Compared to them, Paul looked inferior in his fleshly weaknesses (v.13-16).
...yea, they would exclude {GK=ekkleio, shut out} you, that ye might affect {warmly seek} them.
They were teaching salvation by works, which is 'excluded' as a means of justification (Rom 3:24-28).
     Justification is by Faith, not works. Therefore, those who teach legalism 'exclude' their followers from acceptance before God, in order to gain affection and allegiance for themselves. This is certainly not a 'good thing' (v.18). is good to be zealously affected {warmly desired}... not only when I am present with you.
In time past, the Galatian believers had been very warm toward Paul, because he had brought them the true Good News. But their affections had turned toward others, who were leading them astray. little children {GK=teknon, born ones}, of whom I travail in birth again until Christ be formed in you...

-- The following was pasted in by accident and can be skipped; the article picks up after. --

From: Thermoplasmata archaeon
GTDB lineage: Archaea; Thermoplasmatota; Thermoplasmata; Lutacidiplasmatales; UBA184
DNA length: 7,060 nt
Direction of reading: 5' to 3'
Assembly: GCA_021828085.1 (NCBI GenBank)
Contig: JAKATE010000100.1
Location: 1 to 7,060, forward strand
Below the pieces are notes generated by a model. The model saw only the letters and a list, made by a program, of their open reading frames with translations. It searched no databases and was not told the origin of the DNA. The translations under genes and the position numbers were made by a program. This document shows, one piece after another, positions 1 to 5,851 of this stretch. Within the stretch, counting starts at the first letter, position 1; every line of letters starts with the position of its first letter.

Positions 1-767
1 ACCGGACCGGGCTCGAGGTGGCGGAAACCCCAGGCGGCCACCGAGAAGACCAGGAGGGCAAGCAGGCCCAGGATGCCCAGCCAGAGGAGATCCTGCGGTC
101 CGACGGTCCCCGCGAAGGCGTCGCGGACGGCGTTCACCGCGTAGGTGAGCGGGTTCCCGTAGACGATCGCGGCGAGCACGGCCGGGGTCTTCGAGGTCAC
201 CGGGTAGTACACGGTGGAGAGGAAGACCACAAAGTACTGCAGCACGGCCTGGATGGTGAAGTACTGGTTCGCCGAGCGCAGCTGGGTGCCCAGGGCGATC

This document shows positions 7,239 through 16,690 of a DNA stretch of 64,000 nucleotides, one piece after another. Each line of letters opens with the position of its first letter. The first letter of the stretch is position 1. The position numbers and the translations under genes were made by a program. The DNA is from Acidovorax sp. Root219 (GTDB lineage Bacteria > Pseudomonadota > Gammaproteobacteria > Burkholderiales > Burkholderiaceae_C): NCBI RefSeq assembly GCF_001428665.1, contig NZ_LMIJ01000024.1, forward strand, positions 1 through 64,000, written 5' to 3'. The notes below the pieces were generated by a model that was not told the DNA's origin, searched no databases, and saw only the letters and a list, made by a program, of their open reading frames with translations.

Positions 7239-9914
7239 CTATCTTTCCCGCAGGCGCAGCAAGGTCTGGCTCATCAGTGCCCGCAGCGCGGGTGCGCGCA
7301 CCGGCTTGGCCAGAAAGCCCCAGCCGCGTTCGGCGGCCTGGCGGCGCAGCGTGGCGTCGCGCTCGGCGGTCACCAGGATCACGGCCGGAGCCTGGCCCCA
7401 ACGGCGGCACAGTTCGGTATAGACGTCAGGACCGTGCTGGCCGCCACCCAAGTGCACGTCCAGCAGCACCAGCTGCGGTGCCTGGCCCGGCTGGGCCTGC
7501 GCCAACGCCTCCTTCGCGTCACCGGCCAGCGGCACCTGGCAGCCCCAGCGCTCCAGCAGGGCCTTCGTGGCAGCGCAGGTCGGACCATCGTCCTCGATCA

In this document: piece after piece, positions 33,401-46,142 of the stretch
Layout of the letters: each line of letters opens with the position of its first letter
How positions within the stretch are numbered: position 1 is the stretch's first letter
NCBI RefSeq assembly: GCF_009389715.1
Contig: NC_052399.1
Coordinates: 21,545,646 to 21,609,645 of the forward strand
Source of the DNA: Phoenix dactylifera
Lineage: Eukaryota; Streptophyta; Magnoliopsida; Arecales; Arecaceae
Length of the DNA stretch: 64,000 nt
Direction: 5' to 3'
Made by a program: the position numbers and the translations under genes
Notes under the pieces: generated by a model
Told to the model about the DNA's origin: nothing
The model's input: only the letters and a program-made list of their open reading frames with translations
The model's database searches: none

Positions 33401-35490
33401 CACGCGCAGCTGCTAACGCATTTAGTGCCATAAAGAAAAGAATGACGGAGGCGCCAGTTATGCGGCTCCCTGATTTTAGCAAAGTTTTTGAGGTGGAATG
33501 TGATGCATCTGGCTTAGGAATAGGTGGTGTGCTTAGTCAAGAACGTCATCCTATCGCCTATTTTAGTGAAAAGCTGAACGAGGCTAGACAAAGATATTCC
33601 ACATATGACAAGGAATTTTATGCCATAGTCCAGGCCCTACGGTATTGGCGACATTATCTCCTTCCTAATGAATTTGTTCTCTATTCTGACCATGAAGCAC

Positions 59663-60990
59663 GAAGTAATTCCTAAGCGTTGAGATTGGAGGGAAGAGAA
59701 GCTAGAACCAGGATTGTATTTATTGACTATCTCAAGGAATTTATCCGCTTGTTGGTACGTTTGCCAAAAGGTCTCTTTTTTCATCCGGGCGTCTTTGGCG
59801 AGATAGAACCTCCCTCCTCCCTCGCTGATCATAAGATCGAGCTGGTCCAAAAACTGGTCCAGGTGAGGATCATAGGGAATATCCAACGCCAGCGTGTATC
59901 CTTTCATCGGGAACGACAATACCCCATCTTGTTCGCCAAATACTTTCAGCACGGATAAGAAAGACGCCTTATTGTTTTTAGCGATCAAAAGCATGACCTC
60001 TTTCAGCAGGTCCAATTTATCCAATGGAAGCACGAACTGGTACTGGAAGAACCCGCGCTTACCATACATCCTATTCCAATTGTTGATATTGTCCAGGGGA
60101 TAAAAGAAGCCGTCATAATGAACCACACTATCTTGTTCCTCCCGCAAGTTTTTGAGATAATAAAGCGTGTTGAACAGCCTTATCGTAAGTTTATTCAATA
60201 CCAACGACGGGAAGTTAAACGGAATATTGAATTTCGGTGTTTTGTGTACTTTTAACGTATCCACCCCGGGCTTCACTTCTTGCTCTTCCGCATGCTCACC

Paul's warm love for his spiritual children overflows in these words. cp. Php 1:8; Col 2:1
When he first met them, he had travailed to bring them out of idolatry, and into new birth as God's children, through faith in Christ. Yet, now, he was travailing a second time (contrary to what should be expected), to bring them out of legalistic Judaism, into life as God's sons, who live through faith in Christ alone (cp. Col 1:27; Gal 2:20; 4:6).
...I desire... to change my voice; for I stand in doubt {GK=aporeo, lit., without a way} of you. (cp. v.11)
Paul would have preferred to speak to them with a lighter tone of voice.
The danger of their situation had caused him to be urgent and stern.